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Archaeologists have revealed the face of an Egyptian princess who lived nearly 4,000 years ago by meticulously assembling the wooden shards of her sarcophagus

Archaeologists have revealed the face of an Egyptian princess who lived nearly 4,000 years ago by meticulously assembling the wooden shards of her sarcophagus.

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The excerpts show the parable of a royal, possibly princess Hatshepset, daughter of Pharoah Ameny Qemau, who lived towards the end of the Middle Kingdom of Egypt.

Her image can be seen for the first time in the Egyptian Lost Pyramid program of Channel 4, which follows the two-year excavation and study of the final resting place of the royal palace.

The pyramid from the 13th dynasty was found in the royal necropolis of Dahshur, 20 miles south of Cairo, in 2017, and was turned out to have been looted by thieves after it was opened.

The coffin was split open so that the precious jewels could be torn from her corpse before the king's bones were scattered across the floor.

Archaeologists have revealed the face of an Egyptian princess who lived nearly 4,000 years ago by meticulously assembling the wooden shards of her sarcophagus

Archaeologists have revealed the face of an Egyptian princess who lived nearly 4,000 years ago by meticulously assembling the wooden shards of her sarcophagus

The fragments were found after the grave, possibly belonging to Princess Hatshepset, daughter of Pharoah Ameny Qemau, was opened in Dahshur, Egypt
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The fragments were found after the grave, possibly belonging to Princess Hatshepset, daughter of Pharoah Ameny Qemau, was opened in Dahshur, Egypt

The fragments were found after the grave, possibly belonging to Princess Hatshepset, daughter of Pharoah Ameny Qemau, was opened in Dahshur, Egypt

She was buried about 1.5 km from the grave of her father Ameny Qemau, who is buried in the black pyramid (photo)

She was buried about 1.5 km from the grave of her father Ameny Qemau, who is buried in the black pyramid (photo)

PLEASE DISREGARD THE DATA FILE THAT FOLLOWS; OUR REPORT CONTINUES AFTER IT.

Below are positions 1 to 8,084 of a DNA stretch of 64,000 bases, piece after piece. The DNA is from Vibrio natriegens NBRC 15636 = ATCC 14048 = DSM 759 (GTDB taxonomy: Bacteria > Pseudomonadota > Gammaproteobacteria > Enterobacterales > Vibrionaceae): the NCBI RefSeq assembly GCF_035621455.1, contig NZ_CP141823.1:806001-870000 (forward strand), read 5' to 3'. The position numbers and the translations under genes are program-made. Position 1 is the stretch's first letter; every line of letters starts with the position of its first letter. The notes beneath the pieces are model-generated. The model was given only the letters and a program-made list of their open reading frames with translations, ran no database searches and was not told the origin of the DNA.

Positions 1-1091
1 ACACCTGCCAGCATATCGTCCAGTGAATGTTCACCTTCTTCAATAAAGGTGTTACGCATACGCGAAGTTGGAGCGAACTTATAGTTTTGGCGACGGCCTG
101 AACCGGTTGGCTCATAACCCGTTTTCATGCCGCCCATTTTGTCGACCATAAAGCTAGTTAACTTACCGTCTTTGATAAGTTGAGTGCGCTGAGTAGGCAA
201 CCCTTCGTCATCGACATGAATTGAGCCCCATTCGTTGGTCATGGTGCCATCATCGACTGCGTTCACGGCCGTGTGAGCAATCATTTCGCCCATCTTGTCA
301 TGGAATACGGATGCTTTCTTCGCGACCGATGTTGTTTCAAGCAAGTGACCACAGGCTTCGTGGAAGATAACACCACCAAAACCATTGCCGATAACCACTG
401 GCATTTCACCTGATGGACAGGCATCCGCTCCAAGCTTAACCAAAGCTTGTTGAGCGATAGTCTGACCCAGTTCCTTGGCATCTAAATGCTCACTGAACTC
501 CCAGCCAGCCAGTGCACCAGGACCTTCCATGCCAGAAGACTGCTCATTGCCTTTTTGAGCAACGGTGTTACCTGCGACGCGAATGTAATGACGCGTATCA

She was buried about 1.5 km from the grave of her father Ameny Qemau, who is buried in the black pyramid (photo)

Archaeologists from the American University of Cairo cleaned the pieces before they were placed in formation.

It reveals the face of a woman wearing a hathor wig, a powerful symbol of fertility that was very popular during the Middle Kingdom.

& # 39; Coffins normally had characteristics similar to the owner's, but idealized because they would look forever & # 39 ;, said Egyptologist Dr. Yasmin El Shazly.

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& # 39; Why would I want to be ugly forever? & # 39;

When the granite block was first relocated in 2017, it revealed a disturbed cemetery with shattered pieces of wood.

The box with the canopic jars, containing her liver, lungs, stomach and intestines, also remained. On the one hand is & # 39; daughter of the king & # 39; written in hieroglyphics.

The tomb complex, which once had a pyramid above it, was exposed in 2017. The pyramid eroded away after the precious limestone layer was removed, exposing the mud stones to the elements

The tomb complex, which once had a pyramid above it, was exposed in 2017. The pyramid eroded away after the precious limestone layer was removed, exposing the mud stones to the elements

The tomb complex, which once had a pyramid above it, was exposed in 2017. The pyramid eroded away after the precious limestone layer was removed, exposing the mud stones to the elements

American archaeologist Mark Lehner depicted with the black pyramid. He is going on the first filmed tour in the structure in the Egyptian Lost Pyramid program of Channel 4 which is broadcast on Sunday at 8 p.m.
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American archaeologist Mark Lehner depicted with the black pyramid. He is going on the first filmed tour in the structure in the Egyptian Lost Pyramid program of Channel 4 which is broadcast on Sunday at 8 p.m.